Usernames & accounts. I tweet with the handle @pdxkali. When I created this username, I didn’t think too hard about whether this would be a personal or professional account. I have kept it because too much content is associated with this account now that I wouldn’t want to lose, but I wish now that I was @julierobison because it is a professional account. I don’t do a whole lot of personal tweeting, though I occasionally share something about being a new mom.

In contrast, a few people that I follow on twitter for their educational comments put personal content like pictures from vacation or check-ins at events that I don’t really care about. Their twitter feed is primarily personal. (I should probably unfollow them and just subscribe to their blogs…)

A couple of my colleagues decided to make two usernames, one for personal and one for professional, but I was mentioning the wrong one in my tweets or they wouldn’t be paying attention to both feeds.

I have always kept separate work and personal email addresses, because if I leave a job, I don’t want any accounts tied to an email address I no longer have access to.

When I started blogging, I initially created the oesmstech.wordpress.com and was blogging as the middle school tech coordinator. When I started to write more personal posts, like this one, I wanted it associated with me, not with my position.

Devices. We have been piloting iPad minis right now, and a colleague who already owns one, asked if he could borrow one for school use. Realistically, though, carrying around another device is just going to confuse things and wouldn’t he rather just have everything in one place? iOS devices are increasingly designed to be personal and group management of them is difficult. So should schools buy iOS devices for employees and have them use their personal accounts?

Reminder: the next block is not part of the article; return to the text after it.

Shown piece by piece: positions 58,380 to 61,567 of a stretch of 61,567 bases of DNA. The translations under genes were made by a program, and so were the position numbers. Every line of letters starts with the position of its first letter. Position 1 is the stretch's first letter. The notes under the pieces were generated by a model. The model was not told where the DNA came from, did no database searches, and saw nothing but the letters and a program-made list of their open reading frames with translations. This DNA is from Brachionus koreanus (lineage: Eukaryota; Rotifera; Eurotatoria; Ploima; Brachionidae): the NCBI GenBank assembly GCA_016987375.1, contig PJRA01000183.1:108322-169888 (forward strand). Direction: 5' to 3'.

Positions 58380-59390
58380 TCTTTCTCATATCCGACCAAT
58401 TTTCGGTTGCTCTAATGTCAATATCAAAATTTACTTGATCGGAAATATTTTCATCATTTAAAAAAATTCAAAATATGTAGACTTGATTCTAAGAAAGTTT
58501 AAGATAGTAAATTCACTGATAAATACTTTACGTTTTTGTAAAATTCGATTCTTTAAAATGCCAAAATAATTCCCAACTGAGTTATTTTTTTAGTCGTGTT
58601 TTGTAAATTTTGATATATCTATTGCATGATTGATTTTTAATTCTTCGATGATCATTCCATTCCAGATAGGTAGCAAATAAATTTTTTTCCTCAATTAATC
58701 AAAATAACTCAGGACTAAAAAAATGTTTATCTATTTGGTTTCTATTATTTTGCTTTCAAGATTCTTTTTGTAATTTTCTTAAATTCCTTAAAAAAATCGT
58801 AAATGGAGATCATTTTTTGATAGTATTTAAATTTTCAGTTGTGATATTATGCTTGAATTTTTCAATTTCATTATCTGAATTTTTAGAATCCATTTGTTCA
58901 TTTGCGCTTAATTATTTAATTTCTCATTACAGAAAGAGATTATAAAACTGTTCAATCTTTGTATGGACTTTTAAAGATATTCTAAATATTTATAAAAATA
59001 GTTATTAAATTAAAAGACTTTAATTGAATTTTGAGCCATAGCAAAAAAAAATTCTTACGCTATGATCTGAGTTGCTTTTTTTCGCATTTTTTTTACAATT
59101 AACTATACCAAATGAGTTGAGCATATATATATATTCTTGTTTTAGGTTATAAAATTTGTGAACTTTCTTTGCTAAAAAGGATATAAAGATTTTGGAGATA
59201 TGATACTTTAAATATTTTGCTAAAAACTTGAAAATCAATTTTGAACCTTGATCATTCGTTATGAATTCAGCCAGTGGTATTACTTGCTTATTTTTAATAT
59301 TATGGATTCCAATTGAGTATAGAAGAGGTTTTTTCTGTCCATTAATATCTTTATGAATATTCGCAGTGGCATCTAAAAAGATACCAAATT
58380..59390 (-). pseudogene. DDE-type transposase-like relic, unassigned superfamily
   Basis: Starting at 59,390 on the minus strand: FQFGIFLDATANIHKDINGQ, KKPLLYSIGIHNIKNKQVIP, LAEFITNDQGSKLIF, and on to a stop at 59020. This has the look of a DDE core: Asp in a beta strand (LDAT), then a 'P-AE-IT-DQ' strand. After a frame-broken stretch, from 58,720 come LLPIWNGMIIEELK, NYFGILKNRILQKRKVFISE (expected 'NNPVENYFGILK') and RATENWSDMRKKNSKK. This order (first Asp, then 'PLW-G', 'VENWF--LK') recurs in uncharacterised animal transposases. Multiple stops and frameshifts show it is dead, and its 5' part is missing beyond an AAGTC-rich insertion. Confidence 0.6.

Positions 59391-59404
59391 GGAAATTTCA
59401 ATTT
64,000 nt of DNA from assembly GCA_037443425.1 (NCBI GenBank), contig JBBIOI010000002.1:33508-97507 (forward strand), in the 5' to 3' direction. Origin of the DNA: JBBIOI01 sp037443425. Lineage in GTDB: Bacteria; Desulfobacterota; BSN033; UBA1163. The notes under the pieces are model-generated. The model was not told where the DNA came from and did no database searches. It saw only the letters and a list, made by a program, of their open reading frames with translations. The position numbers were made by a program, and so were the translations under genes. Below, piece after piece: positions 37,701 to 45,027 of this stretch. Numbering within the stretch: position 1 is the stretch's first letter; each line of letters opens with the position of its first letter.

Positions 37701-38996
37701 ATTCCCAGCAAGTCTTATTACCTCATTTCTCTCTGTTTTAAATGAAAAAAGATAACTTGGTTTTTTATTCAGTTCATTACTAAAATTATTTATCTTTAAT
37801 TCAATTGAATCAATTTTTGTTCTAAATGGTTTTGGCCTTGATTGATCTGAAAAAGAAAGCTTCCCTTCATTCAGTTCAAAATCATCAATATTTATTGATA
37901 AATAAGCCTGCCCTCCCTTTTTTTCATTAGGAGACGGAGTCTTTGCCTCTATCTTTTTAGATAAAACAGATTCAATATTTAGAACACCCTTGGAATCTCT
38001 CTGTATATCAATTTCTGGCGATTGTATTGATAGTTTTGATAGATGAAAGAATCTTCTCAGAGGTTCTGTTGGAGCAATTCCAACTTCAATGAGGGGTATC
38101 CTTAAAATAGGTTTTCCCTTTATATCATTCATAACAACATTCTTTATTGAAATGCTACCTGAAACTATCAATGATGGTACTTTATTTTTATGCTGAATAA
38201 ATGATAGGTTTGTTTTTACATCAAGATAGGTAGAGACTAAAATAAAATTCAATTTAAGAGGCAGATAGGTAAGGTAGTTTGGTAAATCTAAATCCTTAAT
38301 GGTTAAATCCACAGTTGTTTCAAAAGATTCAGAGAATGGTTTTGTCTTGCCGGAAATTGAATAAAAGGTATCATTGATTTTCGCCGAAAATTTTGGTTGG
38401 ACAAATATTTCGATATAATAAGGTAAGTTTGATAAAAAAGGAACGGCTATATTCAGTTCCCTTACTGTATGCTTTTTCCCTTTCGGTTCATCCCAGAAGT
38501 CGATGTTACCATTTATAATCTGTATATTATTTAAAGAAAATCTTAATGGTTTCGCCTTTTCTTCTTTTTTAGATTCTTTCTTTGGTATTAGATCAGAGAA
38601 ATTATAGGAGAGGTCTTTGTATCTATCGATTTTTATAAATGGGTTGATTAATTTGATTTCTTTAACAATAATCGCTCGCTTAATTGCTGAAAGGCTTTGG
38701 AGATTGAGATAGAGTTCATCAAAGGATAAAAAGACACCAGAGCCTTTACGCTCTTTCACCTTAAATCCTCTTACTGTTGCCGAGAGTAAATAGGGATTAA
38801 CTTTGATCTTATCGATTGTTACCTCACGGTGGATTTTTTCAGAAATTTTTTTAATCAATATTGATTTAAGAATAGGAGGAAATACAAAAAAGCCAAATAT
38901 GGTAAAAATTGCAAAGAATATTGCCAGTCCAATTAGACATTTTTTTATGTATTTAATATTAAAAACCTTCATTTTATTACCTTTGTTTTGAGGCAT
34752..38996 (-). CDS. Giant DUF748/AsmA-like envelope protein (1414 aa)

I carry around my iPhone all day at work. Sometimes I answer personal text messages, but the tech department often goes between email, text, or calls to reach each other. It’s beneficial to the school for me to use this device for my job, but I pay for it. On trips, we often use our phones for finding directions or emailing parents or taking pictures.

Boarding schools. As a dorm parent, I live where I work. I can see into classrooms out my front door. Kids see me on the weekends after a workout or at dinner feeding my 7 month old mashed peas. Clearly, I have accepted a blurrier line than most!

Final thoughts:

  • I feel comfortable with my current blend of professional and personal, though sometimes if feels like the workday never ends. (And at boarding schools, you are never really off duty until vacation!) I love my job and spend a lot of time outside of M-F 8-4pm thinking about education and teaching anyway.
  • People who are not connected to me via social media (professionally or personally) don’t know me as well.
  • Perhaps blending personal and professional allows us to see each other as more human? Maybe in workplaces where this happens there is greater social cohesion?
  • This whole idea of separate identities is very industrial-age with the idea that you go to a specific place for a specific length of time to do work.